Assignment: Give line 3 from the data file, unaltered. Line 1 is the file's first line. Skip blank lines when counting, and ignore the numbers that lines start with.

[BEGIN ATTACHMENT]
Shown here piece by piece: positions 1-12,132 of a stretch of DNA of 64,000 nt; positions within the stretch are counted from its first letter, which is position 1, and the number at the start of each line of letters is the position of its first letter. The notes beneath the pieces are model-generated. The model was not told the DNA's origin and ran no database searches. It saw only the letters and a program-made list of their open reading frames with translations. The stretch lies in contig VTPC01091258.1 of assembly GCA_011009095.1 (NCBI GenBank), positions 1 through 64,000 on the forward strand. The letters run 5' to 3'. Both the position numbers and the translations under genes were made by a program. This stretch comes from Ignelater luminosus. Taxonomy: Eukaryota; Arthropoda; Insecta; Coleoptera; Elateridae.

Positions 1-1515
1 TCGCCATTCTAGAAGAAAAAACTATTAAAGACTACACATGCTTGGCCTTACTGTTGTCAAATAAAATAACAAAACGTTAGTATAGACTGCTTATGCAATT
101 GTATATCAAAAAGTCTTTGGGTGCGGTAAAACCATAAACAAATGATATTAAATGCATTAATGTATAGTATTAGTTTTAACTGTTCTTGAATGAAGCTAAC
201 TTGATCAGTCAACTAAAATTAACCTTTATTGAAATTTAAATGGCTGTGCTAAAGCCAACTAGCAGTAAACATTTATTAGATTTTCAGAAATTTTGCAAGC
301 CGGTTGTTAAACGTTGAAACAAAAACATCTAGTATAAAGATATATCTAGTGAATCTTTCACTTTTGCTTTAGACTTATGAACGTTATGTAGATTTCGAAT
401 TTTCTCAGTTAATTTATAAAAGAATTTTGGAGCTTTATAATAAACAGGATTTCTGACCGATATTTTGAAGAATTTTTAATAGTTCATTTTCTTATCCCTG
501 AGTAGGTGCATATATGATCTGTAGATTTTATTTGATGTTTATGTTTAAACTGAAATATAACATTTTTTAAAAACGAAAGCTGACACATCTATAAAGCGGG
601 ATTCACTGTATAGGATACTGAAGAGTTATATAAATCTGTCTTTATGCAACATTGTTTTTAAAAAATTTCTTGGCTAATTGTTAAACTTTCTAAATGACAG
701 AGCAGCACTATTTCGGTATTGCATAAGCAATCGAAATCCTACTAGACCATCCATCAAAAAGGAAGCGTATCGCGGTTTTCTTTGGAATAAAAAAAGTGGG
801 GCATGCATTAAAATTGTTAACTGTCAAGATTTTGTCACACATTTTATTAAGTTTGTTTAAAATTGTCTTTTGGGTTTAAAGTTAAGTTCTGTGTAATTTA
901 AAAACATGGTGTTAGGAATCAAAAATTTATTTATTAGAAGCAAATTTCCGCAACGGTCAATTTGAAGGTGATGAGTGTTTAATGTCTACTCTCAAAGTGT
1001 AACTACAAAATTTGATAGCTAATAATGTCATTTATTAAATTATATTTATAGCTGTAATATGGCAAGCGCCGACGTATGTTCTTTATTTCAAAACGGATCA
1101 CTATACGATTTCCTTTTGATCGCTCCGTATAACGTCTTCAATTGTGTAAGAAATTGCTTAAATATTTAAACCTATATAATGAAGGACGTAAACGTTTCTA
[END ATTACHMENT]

1 TCGCCATTCTAGAAGAAAAAACTATTAAAGACTACACATGCTTGGCCTTACTGTTGTCAAATAAAATAACAAAACGTTAGTATAGACTGCTTATGCAATT